Egypt Gods

The gods of Egypt were both feared and loved by ancient Egyptians. 
Here are some of the most famous gods
(in alphabetical order).


Known as the Lord of the Dead, Anubis was said to preside over the dead and judge their souls before they passed on to the afterlife (the Underworld). He is shown in ancient pictures and statues as a man with the head of a jackal. While jackals are tan in color, Anubis is always pictured with a black jackal's head because this was the color of death and of rotting flesh. When priests mummified bodies, they sometimes wore masks depicting Anubis's jackal face and made offerings so the dead would not be judged harshly. 

The Ancient Egyptians believed that the dead were judged in the Hall of the Dead, where Anubis would put the severed heart of the dead person on the scales of justice. A goddess named Ma'at sat at the top of the scales and placed a feather one side. If the heart was lighter than the feather, the dead person was considered good and would easily pass through the portal to the Underworld. If the heart was heavier than the feather, it was eaten by the demon Ammit, the Destroyer. Even today, modern Egyptians consider a good person to have a white heart (elb abeead) and lightweight blood (dem hafeef).

Anubis was considered a powerful deity from 3000 B.C. until 2000 B.C. when he was replaced by Osiris.


Bast (or Bastet) is depicted as a lioness-headed or cat-headed female figure. She was the goddess of health and healing, the home, cats, and pregnant women. She is the daughter of the sun god Ra, and was said to have protected him by slaying his arch enemy, Apep, the giant serpent of the underworld. Later she became known for more war-like attributes, such as fire, protection of warriors, and taking revenge on anyone who killed a cat.

The cult of Bast can be traced back to 3200 B.C. and originated in the city of Bubastis. When that city became the capital of Egypt in about 950 B.C., she became a national deity. Temples honoring Bast have been found in the cities of Bubastis, Memphis, and Dendera. Followers of Bast hold cats in reverence, are grateful to them for keeping mice and rats out of stored grain, are forbidden from killing them, and even mummified dead cats before laying them to rest or putting them in the tombs of their owners so they could be together in the afterlife.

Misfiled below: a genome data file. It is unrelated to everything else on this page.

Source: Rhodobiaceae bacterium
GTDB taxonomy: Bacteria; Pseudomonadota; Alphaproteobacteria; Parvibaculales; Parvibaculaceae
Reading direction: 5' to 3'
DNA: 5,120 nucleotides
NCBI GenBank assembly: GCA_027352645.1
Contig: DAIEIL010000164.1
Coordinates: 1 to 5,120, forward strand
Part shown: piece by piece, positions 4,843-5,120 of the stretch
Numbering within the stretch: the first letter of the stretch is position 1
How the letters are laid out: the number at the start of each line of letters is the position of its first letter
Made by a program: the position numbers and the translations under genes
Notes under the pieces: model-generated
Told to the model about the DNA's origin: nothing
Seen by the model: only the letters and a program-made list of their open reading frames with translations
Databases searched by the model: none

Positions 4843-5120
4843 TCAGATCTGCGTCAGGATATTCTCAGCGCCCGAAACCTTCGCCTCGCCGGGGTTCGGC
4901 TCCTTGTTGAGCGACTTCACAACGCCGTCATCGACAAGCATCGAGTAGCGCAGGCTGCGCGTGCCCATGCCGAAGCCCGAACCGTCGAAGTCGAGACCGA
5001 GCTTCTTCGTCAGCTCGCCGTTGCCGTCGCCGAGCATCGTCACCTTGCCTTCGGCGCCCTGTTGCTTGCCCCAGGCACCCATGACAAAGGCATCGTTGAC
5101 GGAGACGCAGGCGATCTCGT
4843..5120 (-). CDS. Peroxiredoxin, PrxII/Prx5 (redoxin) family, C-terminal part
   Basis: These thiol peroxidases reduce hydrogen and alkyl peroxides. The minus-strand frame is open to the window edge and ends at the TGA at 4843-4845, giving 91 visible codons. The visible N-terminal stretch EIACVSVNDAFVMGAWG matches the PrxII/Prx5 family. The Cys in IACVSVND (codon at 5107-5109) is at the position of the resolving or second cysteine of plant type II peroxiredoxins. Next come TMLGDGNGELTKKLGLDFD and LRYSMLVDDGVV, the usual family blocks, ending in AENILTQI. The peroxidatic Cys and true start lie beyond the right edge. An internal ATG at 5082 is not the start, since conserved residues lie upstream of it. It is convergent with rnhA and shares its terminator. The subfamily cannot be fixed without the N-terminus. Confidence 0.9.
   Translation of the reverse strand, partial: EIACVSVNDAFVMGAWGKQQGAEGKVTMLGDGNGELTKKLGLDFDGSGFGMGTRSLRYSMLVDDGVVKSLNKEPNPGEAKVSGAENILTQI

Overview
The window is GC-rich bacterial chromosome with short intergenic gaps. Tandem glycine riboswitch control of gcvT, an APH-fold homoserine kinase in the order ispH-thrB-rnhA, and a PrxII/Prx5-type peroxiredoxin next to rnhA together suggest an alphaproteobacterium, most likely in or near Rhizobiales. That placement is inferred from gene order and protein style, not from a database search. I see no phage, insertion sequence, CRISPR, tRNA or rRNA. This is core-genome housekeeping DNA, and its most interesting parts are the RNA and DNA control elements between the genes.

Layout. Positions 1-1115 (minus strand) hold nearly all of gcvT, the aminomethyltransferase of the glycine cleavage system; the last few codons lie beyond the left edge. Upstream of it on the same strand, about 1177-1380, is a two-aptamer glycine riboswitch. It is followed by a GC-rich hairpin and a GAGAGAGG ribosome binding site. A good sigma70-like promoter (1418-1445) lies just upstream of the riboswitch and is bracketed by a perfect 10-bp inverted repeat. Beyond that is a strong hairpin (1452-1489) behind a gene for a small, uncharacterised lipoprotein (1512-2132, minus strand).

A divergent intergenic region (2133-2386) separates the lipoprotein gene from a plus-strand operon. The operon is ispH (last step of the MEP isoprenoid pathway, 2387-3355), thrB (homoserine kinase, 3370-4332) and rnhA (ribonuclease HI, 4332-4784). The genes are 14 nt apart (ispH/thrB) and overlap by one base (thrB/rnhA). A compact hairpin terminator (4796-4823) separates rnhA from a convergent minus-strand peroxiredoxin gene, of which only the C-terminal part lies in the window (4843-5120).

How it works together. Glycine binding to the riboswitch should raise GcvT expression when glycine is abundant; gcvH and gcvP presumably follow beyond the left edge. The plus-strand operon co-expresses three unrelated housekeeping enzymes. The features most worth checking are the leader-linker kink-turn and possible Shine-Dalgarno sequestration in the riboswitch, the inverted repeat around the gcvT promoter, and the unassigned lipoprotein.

Hathor was the goddess of fertility, motherhood, and joy. She is closely associated with Ra, the sun god, said to give birth to him each morning when he begins his trek across the sky, and said to welcome him into her arms as a wife every night. This odd mother/wife/lover role was aspired to by countless generations of Egyptian women who believed it was their duty to nurture men in every way possible.

She is sometimes pictured as a motherly figure and sometimes as a cow, revered for its ability to give milk. She was also considered to look after the souls of the dead by giving them, hope, sustenance, and succor.

Her cult was very strong in Egypt from 3000 B.C. Evidence of her widespread popularity is proven by her image on countless relics, jewelry, papyrus, and hieroglyphics all in many cities across Egypt. Most of her cults lessened in strength over the years, but she is still beloved today, although not considered a deity since the rise of Islam.


Heka (also known as Hike) was the Egyptian God of Magic and Medicine. For ancient Egyptians, magic and the medicine were the same. ‘Heka’ is the Egyptian word for magic. Literally Heka means activating the Ka, the aspect of the soul which embodied personality. By activating the power of the soul and combining it with ancient texts, specific rituals, and medicinal herbs, magic could be harnessed for both physical and spiritual health. Magic was also used for protection against the angry deities, jealous ghosts, foreign demons, and sorcerers who were thought to cause illness, accidents, poverty, and infertility. Whether a person's problem was illness, the wish for spiritual aid, or for supernatural help, 'Heka' was widely used and respected.